PMCID: PMC3846724  PMID: 24312652
3.  Identification of a DNA methylation marker that detects the presence of lymph node metastases of gastric cancers 
Oncology Letters  2012;4(2):268-274.
The accurate detection of the presence of lymph node metastases (LNM) of gastric cancers (GCs) is useful for the implementation of necessary and sufficient treatment, but current methods of detection are unsatisfactory. In the present study, we focused on DNA methylation markers since they have several advantages, including biological and chemical stability and informativeness even in the presence of contaminating cells. Using three metastatic lymph nodes and three primary GCs without LNM, methylation bead array analyses were performed, which enabled the interrogation of 485,577 CpG sites. A total of 31 CpG sites that were hypermethylated in the metastatic lymph nodes, compared with the GCs without LNM, were isolated. Using primary GCs with and without LNM (28 GCs with LNM and 10 without), their methylation levels were measured using quantitative PCR following treatment with sodium bisulfite or a methylation-sensitive restriction enzyme. Of the genomic regions around the 31 CpG sites, 10 regions demonstrated higher methylation levels in the GCs with LNM compared with the GCs without LNM (P<0.05). Finally, the hypermethylation of the 10 regions was validated using another set of samples (129 GCs with LNM and 20 without). Hypermethylation of the region around the cg06436185 CpG site predicted the presence of LNM at a sensitivity of 43% and specificity of 85%. Additionally, the hypermethylation of the region was associated with a poor survival rate among GC patients with LNM. The results of the present study indicated that the methylation status of the region was a promising candidate marker to detect the presence of LNM of GCs and may reflect the malignant potential of GCs.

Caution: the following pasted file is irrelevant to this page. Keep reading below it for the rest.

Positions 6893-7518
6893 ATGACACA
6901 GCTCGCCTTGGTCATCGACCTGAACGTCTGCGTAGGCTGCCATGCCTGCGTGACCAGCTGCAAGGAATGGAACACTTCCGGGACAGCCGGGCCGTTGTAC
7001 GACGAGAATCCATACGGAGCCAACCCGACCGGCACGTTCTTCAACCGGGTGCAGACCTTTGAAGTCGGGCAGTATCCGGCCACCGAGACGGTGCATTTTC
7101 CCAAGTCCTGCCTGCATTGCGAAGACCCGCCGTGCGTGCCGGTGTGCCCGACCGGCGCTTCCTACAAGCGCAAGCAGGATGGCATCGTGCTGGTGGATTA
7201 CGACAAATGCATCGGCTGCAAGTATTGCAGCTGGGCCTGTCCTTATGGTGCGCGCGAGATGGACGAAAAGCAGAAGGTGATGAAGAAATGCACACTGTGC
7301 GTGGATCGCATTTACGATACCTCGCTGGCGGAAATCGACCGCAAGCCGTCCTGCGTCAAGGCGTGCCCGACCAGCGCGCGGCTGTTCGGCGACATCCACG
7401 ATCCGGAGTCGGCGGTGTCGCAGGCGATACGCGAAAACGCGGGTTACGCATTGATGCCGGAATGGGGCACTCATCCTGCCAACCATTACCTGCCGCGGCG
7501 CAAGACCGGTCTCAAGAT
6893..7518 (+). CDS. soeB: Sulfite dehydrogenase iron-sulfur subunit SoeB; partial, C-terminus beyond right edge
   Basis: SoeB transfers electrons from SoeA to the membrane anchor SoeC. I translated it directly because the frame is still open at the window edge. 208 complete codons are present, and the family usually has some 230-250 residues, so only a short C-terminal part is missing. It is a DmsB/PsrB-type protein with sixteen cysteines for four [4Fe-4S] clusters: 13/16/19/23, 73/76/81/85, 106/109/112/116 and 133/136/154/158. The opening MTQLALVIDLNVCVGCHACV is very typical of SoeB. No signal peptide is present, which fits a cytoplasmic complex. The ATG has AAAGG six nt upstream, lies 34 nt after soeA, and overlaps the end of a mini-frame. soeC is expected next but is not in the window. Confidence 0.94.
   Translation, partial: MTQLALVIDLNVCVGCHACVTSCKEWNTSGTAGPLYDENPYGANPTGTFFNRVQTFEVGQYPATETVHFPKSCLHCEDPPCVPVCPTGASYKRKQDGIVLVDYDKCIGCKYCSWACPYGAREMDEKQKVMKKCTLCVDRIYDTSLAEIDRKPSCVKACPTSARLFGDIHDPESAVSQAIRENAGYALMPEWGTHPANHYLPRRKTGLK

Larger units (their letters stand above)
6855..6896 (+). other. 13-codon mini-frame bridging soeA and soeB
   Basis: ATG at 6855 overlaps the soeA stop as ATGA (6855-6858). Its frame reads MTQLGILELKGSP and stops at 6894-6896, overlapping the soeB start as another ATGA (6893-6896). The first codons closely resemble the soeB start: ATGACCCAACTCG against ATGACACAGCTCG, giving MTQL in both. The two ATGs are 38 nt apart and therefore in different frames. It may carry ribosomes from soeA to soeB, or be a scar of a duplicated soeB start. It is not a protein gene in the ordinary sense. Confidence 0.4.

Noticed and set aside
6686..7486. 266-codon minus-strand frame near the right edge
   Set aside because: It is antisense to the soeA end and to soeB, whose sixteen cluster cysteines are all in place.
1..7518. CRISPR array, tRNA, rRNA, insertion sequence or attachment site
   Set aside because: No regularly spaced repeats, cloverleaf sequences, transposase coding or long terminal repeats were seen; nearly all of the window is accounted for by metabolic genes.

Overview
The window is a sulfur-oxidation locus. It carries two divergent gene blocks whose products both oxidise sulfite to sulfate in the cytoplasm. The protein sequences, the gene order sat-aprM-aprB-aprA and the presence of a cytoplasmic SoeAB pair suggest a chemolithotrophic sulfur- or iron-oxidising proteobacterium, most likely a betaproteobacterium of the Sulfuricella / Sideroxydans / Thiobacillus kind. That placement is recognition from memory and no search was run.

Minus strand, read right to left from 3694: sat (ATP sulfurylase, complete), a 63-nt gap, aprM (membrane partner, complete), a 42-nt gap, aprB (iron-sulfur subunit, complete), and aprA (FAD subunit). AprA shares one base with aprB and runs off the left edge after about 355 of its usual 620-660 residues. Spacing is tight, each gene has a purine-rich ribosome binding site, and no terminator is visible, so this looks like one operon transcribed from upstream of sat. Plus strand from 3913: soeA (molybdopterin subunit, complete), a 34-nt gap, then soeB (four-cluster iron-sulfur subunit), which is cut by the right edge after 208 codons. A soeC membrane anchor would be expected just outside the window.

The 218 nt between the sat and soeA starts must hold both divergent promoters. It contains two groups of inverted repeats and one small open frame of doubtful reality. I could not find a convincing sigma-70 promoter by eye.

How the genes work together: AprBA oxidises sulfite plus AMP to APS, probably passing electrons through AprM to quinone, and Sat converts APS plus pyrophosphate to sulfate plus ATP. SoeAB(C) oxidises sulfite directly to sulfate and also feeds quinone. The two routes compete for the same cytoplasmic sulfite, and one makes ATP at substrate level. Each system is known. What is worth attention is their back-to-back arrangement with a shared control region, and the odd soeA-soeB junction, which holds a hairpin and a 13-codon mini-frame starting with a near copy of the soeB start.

PMCID: PMC3402728  PMID: 22844368
DNA methylation; gastric cancer; lymph node; metastasis
4.  Dependence receptor UNC5D mediates nerve growth factor depletion–induced neuroblastoma regression 
The Journal of Clinical Investigation  2013;123(7):2935-2947.
Spontaneous regression of neuroblastoma (NB) resembles the developmentally regulated programmed cell death (PCD) of sympathetic neurons. Regressing tumor cells express high levels of the nerve growth factor (NGF) receptors TRKA and p75NTR and are dependent on NGF for survival; however, the underlying molecular mechanism remains elusive. Here, we show that UNC5D, a dependence receptor that is directly targeted by p53 family members, is highly expressed in favorable NBs. NGF withdrawal strongly upregulated UNC5D, E2F1, and p53 in human primary favorable NBs. The induced UNC5D was cleaved by caspases 2/3, and the released intracellular fragment translocated into the nucleus and interacted with E2F1 to selectively transactivate the proapoptotic target gene. The cleavage of UNC5D and its induction of apoptosis were strongly inhibited by addition of netrin-1. Unc5d–/– mice consistently exhibited a significant increase in dorsal root ganglia neurons and resistance to NGF depletion–induced apoptosis in sympathetic neurons compared with wild-type cells. Our data suggest that UNC5D forms a positive feedback loop with p53 and E2F1 to promote NGF dependence–mediated PCD during NB regression.
PMCID: PMC3696554  PMID: 23778138
5.  Visualization of multivalent histone modification in a single cell reveals highly concerted epigenetic changes on differentiation of embryonic stem cells 
Nucleic Acids Research  2013;41(15):7231-7239.